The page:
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The major ocean streams or currents, of the world act as the heating and cooling ducts of the earth, transporting heat from the equator and taking it to the poles. All of these currents together, are the ocean currents together are sometimes called the Ocean Conveyor due to this effect. The direction, strength and paths of these currents is determined by many factors, including the position of the land masses, rainfall and salinity. Britain and northern Europe, for example, would be far colder than they are today, if it were not for the Gulf Stream bringing warm water to them. Constrast the climate of Britain withthat of interior Russia at the same latitude, but without the warming effect of the Gulf Stream.
These include circular currents in the north and south of the Pacific and Atlantic Oceans, such as the Gulf Stream and one that travels around Antarctica. See the map at right. This highly simplified map of Atlantic currents shows the warmer surface currents (in red) and colder north Atlantic Deep Water (NADW, in blue). The thermohaline circulation heats the North Atlantic and Northern Europe. It extends right up to the Greenland and Norwegian Seas. Reproduced from Rahmstorf 1997.
The Gulf Stream, in the North Atlantic Ocean, carries warm water with a high concentration of salt from the equator up to the coast of America to Greenlan and then past Britain. Because warm water iswarm, it is less dense than the cooler water, so it tranvels near the surface. As it moves northward, it cools, increasing its density. It then begins to sink, and then begins it's return to the equator. Along the way, it has picked up nurients from the north and takes them south, where there is more biologic activity.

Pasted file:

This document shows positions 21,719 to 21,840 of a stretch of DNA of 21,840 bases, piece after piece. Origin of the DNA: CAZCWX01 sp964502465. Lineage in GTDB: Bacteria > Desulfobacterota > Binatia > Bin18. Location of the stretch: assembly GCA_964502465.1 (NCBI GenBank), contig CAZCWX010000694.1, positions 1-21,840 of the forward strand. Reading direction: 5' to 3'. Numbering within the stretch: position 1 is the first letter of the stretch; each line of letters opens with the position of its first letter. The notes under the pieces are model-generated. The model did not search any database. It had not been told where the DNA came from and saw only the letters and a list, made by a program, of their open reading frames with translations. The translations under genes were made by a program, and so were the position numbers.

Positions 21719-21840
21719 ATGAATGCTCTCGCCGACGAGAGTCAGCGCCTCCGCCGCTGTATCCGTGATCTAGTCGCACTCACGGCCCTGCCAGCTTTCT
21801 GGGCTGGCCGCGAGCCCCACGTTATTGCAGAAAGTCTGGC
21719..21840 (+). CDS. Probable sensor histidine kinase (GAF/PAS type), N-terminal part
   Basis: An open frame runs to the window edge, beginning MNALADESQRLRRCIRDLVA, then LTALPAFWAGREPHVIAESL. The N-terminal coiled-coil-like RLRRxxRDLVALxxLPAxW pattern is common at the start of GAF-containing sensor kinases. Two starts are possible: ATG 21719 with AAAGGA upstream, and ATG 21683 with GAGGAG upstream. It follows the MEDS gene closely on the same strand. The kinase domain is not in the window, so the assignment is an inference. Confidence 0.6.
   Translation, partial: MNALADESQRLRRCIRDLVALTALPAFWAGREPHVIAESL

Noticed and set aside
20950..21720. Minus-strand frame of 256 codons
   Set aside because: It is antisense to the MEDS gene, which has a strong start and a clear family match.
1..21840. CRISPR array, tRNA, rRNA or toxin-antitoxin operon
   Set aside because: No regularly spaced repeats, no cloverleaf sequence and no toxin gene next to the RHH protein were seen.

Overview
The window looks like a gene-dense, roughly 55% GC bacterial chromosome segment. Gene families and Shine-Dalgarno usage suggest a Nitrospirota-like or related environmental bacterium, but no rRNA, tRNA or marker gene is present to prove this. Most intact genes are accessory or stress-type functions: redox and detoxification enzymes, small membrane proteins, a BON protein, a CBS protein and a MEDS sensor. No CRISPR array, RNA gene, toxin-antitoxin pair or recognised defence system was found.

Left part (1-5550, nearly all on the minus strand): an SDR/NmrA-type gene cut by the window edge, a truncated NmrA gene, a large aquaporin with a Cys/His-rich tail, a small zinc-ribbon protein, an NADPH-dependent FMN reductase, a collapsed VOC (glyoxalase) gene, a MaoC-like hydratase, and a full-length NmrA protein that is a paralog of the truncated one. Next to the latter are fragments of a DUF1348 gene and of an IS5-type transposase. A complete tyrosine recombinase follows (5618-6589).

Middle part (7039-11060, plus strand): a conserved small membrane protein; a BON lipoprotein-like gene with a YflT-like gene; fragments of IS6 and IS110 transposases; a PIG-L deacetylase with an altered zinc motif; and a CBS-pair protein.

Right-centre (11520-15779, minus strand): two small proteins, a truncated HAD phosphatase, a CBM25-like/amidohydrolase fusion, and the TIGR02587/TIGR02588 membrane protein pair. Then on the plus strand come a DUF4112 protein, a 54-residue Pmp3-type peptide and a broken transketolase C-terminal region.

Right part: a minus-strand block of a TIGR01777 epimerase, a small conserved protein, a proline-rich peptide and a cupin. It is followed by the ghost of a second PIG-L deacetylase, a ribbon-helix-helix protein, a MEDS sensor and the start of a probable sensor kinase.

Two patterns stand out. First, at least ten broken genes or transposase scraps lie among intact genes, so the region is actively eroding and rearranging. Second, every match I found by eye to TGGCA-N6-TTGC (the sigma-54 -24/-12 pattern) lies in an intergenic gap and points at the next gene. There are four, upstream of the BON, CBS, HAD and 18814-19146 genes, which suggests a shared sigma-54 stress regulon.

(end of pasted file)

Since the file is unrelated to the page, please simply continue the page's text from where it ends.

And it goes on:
If polar ice and glaciers which have hige amounts of earth's fresh water locked up, begins to melt rapidly, then this meltwater can dilute the salty equatorial water. This could make it less dense and stop it from sinking, which , in turn, could stop the Gulf Stream completely.
At the end of the last ice age, scientists believe that the melting ice disrupted the ocean currents in the North Atlantic and caused a drop in temperature of almost 5 degrees. Even though the rest of the planet was warming up, the North Atlantic region remained in a cold period for almost 1300 years. The same thing happened around 8000 years ago, when the cooling lasted about a hundred years, and it could happen again today.
Plate tectonics in the movement of continents over the course of millions of years. This can affect both global and local patterns of climate and atmosphere-ocean circulation.
The position of the continents determines the geometry of the oceans and therefore influences patterns of ocean circulation. The locations of the seas are important in controlling the transfer of heat and moisture across the globe, and therefore, in determining global climate.
A recent example of tectonic control on ocean circulation is the formation of the Isthmus of Panama about 5 million years ago, which shut off direct mixing between the Atlantic and Pacific Oceans. This strongly affected the ocean dynamics of what is now the Gulf Stream and may have led to Northern Hemisphere ice cover. During the Carboniferous period, about 300 to 360 million years ago, plate tectonics may have triggered large-scale storage of carbon and increased glaciation. Geologic evidence points to a "megamonsoonal" circulation pattern during the time of the supercontinent Pangaea, and climate modeling suggests that the existence of the supercontinent was conducive to the establishment of monsoons.
The size of continents is also important. Because of the stabilizing effect of the oceans on temperature, yearly temperature variations are generally lower in coastal areas than they are inland. A larger supercontinent will therefore have more area in which climate is strongly seasonal than will several smaller continents or islands.
This page was updated on 30-Mar-2016